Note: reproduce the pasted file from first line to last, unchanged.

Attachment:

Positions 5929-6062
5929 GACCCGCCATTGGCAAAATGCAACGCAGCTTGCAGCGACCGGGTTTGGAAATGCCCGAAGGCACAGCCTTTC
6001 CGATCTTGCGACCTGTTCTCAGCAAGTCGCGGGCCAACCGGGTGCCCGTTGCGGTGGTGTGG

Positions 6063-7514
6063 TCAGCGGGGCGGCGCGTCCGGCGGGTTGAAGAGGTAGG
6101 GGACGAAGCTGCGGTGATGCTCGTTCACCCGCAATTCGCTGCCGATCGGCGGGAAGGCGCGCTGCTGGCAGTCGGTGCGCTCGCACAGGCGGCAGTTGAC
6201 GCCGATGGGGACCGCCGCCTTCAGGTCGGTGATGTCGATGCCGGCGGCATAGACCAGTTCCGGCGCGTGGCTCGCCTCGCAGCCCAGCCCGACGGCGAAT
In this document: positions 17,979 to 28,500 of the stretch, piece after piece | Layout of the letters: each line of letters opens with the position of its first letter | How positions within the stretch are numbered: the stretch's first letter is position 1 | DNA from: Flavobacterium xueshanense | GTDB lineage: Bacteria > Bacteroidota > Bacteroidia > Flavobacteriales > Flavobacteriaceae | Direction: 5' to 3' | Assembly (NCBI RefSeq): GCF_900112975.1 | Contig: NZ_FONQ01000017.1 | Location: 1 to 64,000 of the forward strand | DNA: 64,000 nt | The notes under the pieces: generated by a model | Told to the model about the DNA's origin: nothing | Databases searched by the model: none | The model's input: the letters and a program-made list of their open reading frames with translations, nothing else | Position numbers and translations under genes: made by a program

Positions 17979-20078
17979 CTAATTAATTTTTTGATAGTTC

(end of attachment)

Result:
Positions 5929-6062
5929 GACCCGCCATTGGCAAAATGCAACGCAGCTTGCAGCGACCGGGTTTGGAAATGCCCGAAGGCACAGCCTTTC
6001 CGATCTTGCGACCTGTTCTCAGCAAGTCGCGGGCCAACCGGGTGCCCGTTGCGGTGGTGTGG

Positions 6063-7514
6063 TCAGCGGGGCGGCGCGTCCGGCGGGTTGAAGAGGTAGG
6101 GGACGAAGCTGCGGTGATGCTCGTTCACCCGCAATTCGCTGCCGATCGGCGGGAAGGCGCGCTGCTGGCAGTCGGTGCGCTCGCACAGGCGGCAGTTGAC
6201 GCCGATGGGGACCGCCGCCTTCAGGTCGGTGATGTCGATGCCGGCGGCATAGACCAGTTCCGGCGCGTGGCTCGCCTCGCAGCCCAGCCCGACGGCGAAT
In this document: positions 17,979 to 28,500 of the stretch, piece after piece | Layout of the letters: each line of letters opens with the position of its first letter | How positions within the stretch are numbered: the stretch's first letter is position 1 | DNA from: Flavobacterium xueshanense | GTDB lineage: Bacteria > Bacteroidota > Bacteroidia > Flavobacteriales > Flavobacteriaceae | Direction: 5' to 3' | Assembly (NCBI RefSeq): GCF_900112975.1 | Contig: NZ_FONQ01000017.1 | Location: 1 to 64,000 of the forward strand | DNA: 64,000 nt | The notes under the pieces: generated by a model | Told to the model about the DNA's origin: nothing | Databases searched by the model: none | The model's input: the letters and a program-made list of their open reading frames with translations, nothing else | Position numbers and translations under genes: made by a program

Positions 17979-20078
17979 CTAATTAATTTTTTGATAGTTC